The following Biomedical Engineering laboratories are within our biosignals and biomedical imaging track:
Biophotonics and Optical Radiology Laboratory
The Biophotonics and Optical Radiology Laboratory, directed by Prof. Andreas Hielscher, aims to establish optical tomography as a viable biomedical imaging modality. This team is developing state-of-the-art, 3-dimensional imaging of physiologically relevant parameters in biomedical systems. Optical tomography is being applied to the diagnosis of rheumatoid arthritis in finger joints, study of cerebral ischemia and stroke, and diagnostic analysis of cancer.
The Bone Bioengineering Laboratory (BBL)
The Bone Bioengineering Laboratory (BBL), directed by Prof. Ed Guo, focuses on major areas in bone biomechanics and bioengineering, including cellular/molecular mechanisms of trabecular bone response to mechanical and hormonal stimulation, micromechanics of cortical bone, and intervetebral disc response to mechanical loads. Additionally BBL is developing 3D image analysis and recognition of trabecular bone microstructure and 3D bone cell culture systems.
Functional Optical Imaging
The Laboratory for Functional Optical Imaging, directed by Prof. Elizabeth Hillman, develops new medical and optical imaging methods that exploit intrinsic contrast such as hemoglobin, and targeted and active fluorescent dyes. Her laboratory has a strong neuroscience focus, including 2D and 3D imaging on the exposed cortex and the use of voltage sensitive dyes to characterize neuronal activity in the living brain. Additional applications include imaging of skin cancer and cardiac electrical activity.
Hatch Center for MRI Research
The Hatch Center for MRI Research provides a strong bridge between the medical and engineering school campuses, offering over 9000 sq ft. of recently renovated space for teaching and research in BME and Radiology as well as Video Classroom/ Conference facilities. Collaboration between the BME Department and Radiology provides undergraduate and graduate opportunities in Medical Imaging and research in MR Arterial Spin Labeling, High Speed Proton Spectroscopy, Simultaneous EEG/fMRI acquisition, Automatic Motion Correction for MRI, MRI measurements of cardiac and liver iron levels, and other new areas of discovery. The Hatch Center includes state-of-the-art Magnetic Resonance Whole Body Systems (a 1.5 Tesla and a 3.0 Tesla system) and a 9.4 Tesla Small Animal Magnetic Resonance Imaging System.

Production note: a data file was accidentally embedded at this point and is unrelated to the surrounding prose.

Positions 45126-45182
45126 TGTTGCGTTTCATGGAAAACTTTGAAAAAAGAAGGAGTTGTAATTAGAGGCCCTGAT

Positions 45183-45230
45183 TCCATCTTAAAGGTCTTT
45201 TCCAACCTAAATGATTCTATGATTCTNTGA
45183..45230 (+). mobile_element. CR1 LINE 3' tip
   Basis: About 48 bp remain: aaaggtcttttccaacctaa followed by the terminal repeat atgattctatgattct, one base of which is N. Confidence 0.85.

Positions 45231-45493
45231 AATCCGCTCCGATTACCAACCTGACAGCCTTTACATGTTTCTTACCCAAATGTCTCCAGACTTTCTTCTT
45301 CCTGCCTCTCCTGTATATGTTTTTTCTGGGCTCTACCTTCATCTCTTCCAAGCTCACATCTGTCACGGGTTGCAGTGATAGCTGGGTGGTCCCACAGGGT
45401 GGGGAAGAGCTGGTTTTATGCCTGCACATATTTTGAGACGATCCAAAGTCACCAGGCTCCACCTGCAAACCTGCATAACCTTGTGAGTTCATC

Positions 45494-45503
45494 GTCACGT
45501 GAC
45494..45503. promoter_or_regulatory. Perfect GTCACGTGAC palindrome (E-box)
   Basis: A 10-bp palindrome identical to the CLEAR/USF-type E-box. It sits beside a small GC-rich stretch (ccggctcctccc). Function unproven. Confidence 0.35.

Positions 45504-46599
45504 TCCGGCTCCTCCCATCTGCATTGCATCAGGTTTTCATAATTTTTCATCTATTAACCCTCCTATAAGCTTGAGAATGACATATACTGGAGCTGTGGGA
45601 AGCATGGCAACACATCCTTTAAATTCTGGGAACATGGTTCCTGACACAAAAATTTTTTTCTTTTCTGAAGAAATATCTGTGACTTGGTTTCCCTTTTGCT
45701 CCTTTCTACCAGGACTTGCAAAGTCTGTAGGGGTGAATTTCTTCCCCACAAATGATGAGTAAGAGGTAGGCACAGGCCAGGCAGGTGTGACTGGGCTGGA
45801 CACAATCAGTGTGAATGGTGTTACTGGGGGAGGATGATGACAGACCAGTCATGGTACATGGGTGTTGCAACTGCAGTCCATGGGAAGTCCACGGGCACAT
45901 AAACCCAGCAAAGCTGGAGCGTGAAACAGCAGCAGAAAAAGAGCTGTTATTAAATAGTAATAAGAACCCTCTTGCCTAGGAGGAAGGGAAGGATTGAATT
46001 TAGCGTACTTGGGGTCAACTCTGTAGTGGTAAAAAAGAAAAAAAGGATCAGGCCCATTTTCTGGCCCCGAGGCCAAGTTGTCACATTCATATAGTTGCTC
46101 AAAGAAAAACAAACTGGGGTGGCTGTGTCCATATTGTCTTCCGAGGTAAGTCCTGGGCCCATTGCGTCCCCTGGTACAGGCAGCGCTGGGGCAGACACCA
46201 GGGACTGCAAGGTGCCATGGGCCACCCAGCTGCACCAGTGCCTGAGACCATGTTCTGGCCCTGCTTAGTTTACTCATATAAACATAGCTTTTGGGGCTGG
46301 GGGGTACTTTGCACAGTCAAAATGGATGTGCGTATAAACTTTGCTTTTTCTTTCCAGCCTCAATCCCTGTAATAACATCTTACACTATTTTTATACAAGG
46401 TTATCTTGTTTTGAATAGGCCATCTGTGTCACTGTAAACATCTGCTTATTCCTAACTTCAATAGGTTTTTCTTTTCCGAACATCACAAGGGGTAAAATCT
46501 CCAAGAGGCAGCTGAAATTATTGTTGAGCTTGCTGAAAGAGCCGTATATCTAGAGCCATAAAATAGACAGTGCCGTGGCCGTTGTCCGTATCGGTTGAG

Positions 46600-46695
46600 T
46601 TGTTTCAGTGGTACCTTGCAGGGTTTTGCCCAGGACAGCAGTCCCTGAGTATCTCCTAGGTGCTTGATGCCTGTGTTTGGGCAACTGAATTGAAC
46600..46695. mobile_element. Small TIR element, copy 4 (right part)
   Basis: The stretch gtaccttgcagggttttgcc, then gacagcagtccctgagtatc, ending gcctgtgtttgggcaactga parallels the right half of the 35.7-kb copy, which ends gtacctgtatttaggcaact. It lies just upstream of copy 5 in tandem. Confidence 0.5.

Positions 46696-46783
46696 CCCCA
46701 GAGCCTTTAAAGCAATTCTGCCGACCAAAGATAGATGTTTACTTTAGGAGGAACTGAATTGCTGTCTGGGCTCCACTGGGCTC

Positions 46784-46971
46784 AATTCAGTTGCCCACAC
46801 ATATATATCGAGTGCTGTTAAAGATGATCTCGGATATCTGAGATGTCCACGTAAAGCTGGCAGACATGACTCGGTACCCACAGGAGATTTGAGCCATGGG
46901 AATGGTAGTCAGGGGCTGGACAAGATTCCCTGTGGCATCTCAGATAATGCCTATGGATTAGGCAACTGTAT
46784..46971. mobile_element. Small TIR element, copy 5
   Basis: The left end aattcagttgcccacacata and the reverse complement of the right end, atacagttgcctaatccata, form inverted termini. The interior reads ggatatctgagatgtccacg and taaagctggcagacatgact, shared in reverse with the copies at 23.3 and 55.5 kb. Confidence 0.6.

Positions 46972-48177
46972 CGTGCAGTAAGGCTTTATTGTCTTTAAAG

Heffner Biomedical Imaging Lab
The Heffner Biomedical Imaging Lab, directed by Prof. Andrew Laine, advances state-of-art in biomedical imaging through the application of mathematics, physical science, and engineering. Our trademark is the innovative solution of problems on the cutting the edge of biomedical imaging. The scope of this laboratory includes image formation, qualitative analysis, evaluation and quantitative measures of structures at the molecular, cellular, tissue, and organ levels.
The Laboratory for Intelligent Imaging and Neural Computing
The Laboratory for Intelligent Imaging and Neural Computing, directed by Prof. Paul Sajda, was founded with the mission of studying fundamental processing strategies and representations in biological vision to develop artificial vision systems capable of sophisticated and adaptive image and scene analysis. This laboratory develops biophysically realistic network architectures of neural circuitry, which are being applied to problems in medical image analysis including cancer detection.
Ultrasound and Elasticity Imaging
The Ultrasound and Elasticity Imaging Laboratory, directed by Prof. Elisa Konofagou, develops novel elasticity imaging techniques with immediate application to breast, ligament, and myocardial elastography. Her laboratory is also developing and applying harmonic motion imaging and focused ultrasound therapy to a range of clinical and basic research applications.
Memory and Navigation
Neural Engineering and Control
The Raymond and Beverly Sackler Laboratory for Neural Engineering and Control, led by Prof. Qi Wang, focuses on neural coding in the somatosensory pathway of the brain, brain-machine interfaces, and biomedical instrumentation for creating engineered tactile sensations.